In it came her mother dear, 65 I wyte a sorry woman was she; "I wou'd gie my white monie and gowd, O bonny Jean, to borrow thee."
"Borrow me mother, borrow me,-- O borrow'd shall I never be; 70 For I gart kill my ain gude lord, And life's now nae pleasure to me."
Then in it came her father dear, I wyte a sorry man was he; Says, "Ohon, alas! my bonny Jean, 75 If I had you at hame wi' me.
"Seven daughters I ha'e left at hame, As fair women as fair can be; But I wou'd gi'e them ane by ane, O bonny Jean, to borrow thee." 80
"O borrow me father, borrow me,-- O borrow'd shall I never be; I that is worthy o' the death, It is but right that I shou'd dee."
Then out it speaks the king himsell, 85 And aye as he steps in the fleer; Says, "I grant you your life, lady, Because you are of tender year."
"A boon, a boon, my liege the king, The boon I ask, ye'll grant to me:" 90 "Ask on, ask on, my bonny Jean, Whate'er ye ask it's granted be."
"Cause take me out at night, at night, Lat not the sun upon me shine; And take me to yon heading hill, 95 Strike aff this dowie head o' mine.
"Ye'll take me out at night, at night, When there are nane to gaze and see; And ha'e me to yon heading hill, And ye'll gar head me speedilie." 100
They've ta'en her out at nine at night, Loot not the sun upon her shine; And had her to yon heading hill, And headed her baith neat and fine.
Then out it speaks the king himsell, 105 I wyte a sorry man was he; "I've travell'd east, I've travell'd west, And sailed far beyond the sea, But I never saw a woman's face I was sae sorry to see dee. 110
"But Warriston was sair to blame, For slighting o' his lady so; He had the wyte o' his ain death, And bonny lady's overthrow."
MARY HAMILTON. See p. 113.
A "North Country" version from Kinloch's _Ancient Scottish Ballads_, p.
252. The Editor furnishes the two following stanzas of another copy:--
My father is the Duke of Argyle, My mother's a lady gay, And I mysel am a daintie dame, And the king desired me.
He shaw'd me up, he shaw'd me doun, He shaw'd me to the ha', He shaw'd me to the low cellars, And that was warst of a'.
In one of Motherwell's copies, and in Buchan's, the heroine calls herself daughter of the Duke of York.
"Whan I was a babe, and a very little babe, And stood at my mither's knee, Nae witch nor warlock did unfauld The death I was to dree.
"But my mither was a proud woman, 5 A proud woman and a bauld; And she hired me to Queen Mary's bouer When scarce eleven years auld.
"O happy, happy, is the maid, That's born of beauty free! 10 It was my dimpling rosy cheeks That's been the dule o' me; And wae be to that weirdless wicht, And a' his witcherie."
Word's gane up and word's gane doun, 15 And word's gane to the ha', That Mary Hamilton was wi' bairn, And na body ken'd to wha.
But in and cam the Queen hersel, Wi' gowd plait on her hair;-- 20 Says, "Mary Hamilton, whare is the babe That I heard greet sae sair?"
"There is na babe within my bouer, And I hope there ne'er will be; But it's me wi' a sair and sick colic, 25 And I'm just like to dee."
But they looked up, they looked down, Atween the bowsters and the wa', It's there they got a bonnie lad-bairn, But it's life it was awa'. 30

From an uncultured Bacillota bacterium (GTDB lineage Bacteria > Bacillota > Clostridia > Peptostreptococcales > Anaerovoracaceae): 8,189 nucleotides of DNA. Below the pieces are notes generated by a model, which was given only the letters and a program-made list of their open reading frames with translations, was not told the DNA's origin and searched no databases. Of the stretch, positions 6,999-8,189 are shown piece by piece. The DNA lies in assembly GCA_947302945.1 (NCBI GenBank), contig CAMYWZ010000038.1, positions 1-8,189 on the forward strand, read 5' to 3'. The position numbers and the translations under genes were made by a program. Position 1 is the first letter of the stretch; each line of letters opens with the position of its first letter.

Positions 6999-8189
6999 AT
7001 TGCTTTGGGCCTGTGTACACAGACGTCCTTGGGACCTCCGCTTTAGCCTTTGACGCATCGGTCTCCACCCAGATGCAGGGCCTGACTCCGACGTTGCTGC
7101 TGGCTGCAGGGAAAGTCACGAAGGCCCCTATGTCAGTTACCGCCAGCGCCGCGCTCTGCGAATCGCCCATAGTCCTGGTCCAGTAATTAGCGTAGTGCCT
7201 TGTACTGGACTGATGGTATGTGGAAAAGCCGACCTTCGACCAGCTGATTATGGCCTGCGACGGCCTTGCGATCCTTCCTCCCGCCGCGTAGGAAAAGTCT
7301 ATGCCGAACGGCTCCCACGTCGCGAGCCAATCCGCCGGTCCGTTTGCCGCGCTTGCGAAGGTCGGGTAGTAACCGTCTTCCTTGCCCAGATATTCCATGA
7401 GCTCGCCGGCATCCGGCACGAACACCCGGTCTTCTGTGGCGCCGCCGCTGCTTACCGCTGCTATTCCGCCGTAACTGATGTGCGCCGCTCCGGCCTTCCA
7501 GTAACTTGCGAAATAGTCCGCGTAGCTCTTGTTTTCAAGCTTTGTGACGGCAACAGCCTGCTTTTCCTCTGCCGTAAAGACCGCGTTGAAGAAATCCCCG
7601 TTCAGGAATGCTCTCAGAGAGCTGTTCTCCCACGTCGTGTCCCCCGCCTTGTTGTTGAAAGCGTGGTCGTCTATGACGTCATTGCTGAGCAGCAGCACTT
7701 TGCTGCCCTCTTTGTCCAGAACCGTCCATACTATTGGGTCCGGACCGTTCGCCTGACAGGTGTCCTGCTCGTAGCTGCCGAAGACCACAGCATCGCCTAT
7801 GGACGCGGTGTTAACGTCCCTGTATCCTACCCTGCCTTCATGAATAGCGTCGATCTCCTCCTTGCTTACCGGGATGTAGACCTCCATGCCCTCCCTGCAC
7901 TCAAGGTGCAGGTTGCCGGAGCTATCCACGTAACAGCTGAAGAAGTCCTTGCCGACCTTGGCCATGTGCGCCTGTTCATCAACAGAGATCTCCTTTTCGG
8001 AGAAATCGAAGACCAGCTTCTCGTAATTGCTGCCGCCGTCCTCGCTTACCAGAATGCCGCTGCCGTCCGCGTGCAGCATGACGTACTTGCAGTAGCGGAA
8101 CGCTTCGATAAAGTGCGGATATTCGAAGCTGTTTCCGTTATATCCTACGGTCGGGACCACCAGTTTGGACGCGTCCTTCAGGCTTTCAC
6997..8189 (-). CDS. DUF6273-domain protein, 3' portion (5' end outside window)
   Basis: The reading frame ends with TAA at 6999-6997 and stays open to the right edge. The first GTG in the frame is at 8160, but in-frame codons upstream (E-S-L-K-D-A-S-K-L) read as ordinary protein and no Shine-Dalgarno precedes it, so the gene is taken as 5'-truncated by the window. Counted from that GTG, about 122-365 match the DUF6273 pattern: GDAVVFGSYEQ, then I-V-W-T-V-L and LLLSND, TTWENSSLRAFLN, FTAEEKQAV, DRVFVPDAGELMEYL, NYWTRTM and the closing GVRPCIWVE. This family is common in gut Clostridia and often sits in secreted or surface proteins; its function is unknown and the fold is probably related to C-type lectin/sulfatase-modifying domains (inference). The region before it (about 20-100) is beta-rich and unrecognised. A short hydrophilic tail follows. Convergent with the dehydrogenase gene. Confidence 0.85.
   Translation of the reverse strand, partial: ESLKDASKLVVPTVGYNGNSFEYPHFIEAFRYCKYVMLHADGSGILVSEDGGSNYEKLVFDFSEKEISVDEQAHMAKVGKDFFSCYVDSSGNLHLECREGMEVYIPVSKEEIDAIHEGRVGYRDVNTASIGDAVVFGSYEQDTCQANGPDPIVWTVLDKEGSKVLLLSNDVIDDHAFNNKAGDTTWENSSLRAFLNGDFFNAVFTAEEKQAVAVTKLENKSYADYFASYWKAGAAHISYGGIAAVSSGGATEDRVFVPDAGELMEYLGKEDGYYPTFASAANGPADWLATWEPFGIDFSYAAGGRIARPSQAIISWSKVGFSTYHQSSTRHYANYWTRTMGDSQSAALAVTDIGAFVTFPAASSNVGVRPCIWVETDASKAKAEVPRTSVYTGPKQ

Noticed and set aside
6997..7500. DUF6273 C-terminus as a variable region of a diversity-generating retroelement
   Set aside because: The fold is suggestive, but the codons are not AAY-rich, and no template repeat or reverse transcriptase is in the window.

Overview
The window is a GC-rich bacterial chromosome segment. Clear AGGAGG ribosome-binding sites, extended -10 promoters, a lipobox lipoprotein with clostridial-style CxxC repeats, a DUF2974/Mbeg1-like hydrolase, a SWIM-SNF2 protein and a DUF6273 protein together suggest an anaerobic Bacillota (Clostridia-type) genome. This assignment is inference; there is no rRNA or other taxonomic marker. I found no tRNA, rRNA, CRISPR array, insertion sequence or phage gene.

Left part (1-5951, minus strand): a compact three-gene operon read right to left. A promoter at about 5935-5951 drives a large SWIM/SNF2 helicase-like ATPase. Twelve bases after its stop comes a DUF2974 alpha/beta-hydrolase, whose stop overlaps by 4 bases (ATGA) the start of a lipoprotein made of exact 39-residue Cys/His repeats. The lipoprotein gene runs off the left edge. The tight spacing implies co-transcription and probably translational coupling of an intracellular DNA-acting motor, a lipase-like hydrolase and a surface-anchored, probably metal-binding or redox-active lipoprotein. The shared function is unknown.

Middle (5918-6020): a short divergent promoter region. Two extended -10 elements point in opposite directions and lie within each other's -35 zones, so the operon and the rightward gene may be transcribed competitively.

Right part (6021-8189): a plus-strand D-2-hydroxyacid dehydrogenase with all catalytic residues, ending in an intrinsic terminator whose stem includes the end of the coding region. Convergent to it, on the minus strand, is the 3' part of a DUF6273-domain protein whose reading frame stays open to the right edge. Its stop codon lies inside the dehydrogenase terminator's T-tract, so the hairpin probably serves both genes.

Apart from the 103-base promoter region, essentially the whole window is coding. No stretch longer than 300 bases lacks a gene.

"Rise up, rise up, Mary Hamilton, Rise up, and dress ye fine, For you maun gang to Edinbruch, And stand afore the nine.[L34]
"Ye'll no put on the dowie black, 35 Nor yet the dowie brown; But ye'll put on the robes o' red, To sheen thro' Edinbruch town."
"I'll no put on the dowie black, Nor yet the dowie brown; 40 But I'll put on the robes o' red, To sheen thro' Edinbruch town."
As they gaed thro' Edinbruch town, And down by the Nether-bow, There war monie a lady fair 45 Siching and crying, "Och how!"
"O weep na mair for me, ladies, Weep na mair for me; Yestreen I killed my ain bairn, The day I deserve to dee. 50
"What need ye hech! and how! ladies, What need ye how! for me; Ye never saw grace at a graceless face,-- Queen Mary has nane to gie."
"Gae forward, gae forward," the Queen she said, "Gae forward, that ye may see; 55 For the very same words that ye hae said, Sall hang ye on the gallows tree."
As she gaed up the Tolbooth stairs, She gied loud lauchters three; 60 But or ever she cam down again, She was condemn'd to dee.
"O tak example frae me, Maries, O tak example frae me, Nor gie your luve to courtly lords, 65 Nor heed their witchin' ee.
"But wae be to the Queen hersel, She micht hae pardon'd me; But sair she's striven for me to hang Upon the gallows tree. 70
"Yestreen the Queen had four Maries, The nicht she'll hae but three; There was Mary Beatoun, Mary Seaton, And Mary Carmichael, and me.
"Aft hae I set pearls in her hair, 75 Aft hae I lac'd her gown, And this is the reward I now get, To be hang'd in Edinbruch town!
"O a' ye mariners, far and near, That sail ayont the faem, 80 O dinna let my father and mither ken, But what I am coming hame.
"O a' ye mariners, far and near, That sail ayont the sea, Let na my father and mither ken, 85 The death I am to dee.
"Sae, weep na mair for me, ladies, Weep na mair for me, The mither that kills her ain bairn, Deserves weel for to dee." 90
34. Anciently the supreme criminal court of Scotland was composed of nine members, viz. the Justiciar, or Justice General, and his eight Deputes. KINLOCH.
MARY HAMILTON. See p 113.
Maidment's _North Countrie Garland_, p. 19.
Then down cam Queen Marie Wi' gold links in her hair, Saying, "Marie mild, where is the child, That I heard greet sair sair?"
"There was nae child wi' me, madam, 5 There was nae child wi' me; It was but me in a sair cholic, When I was like to die."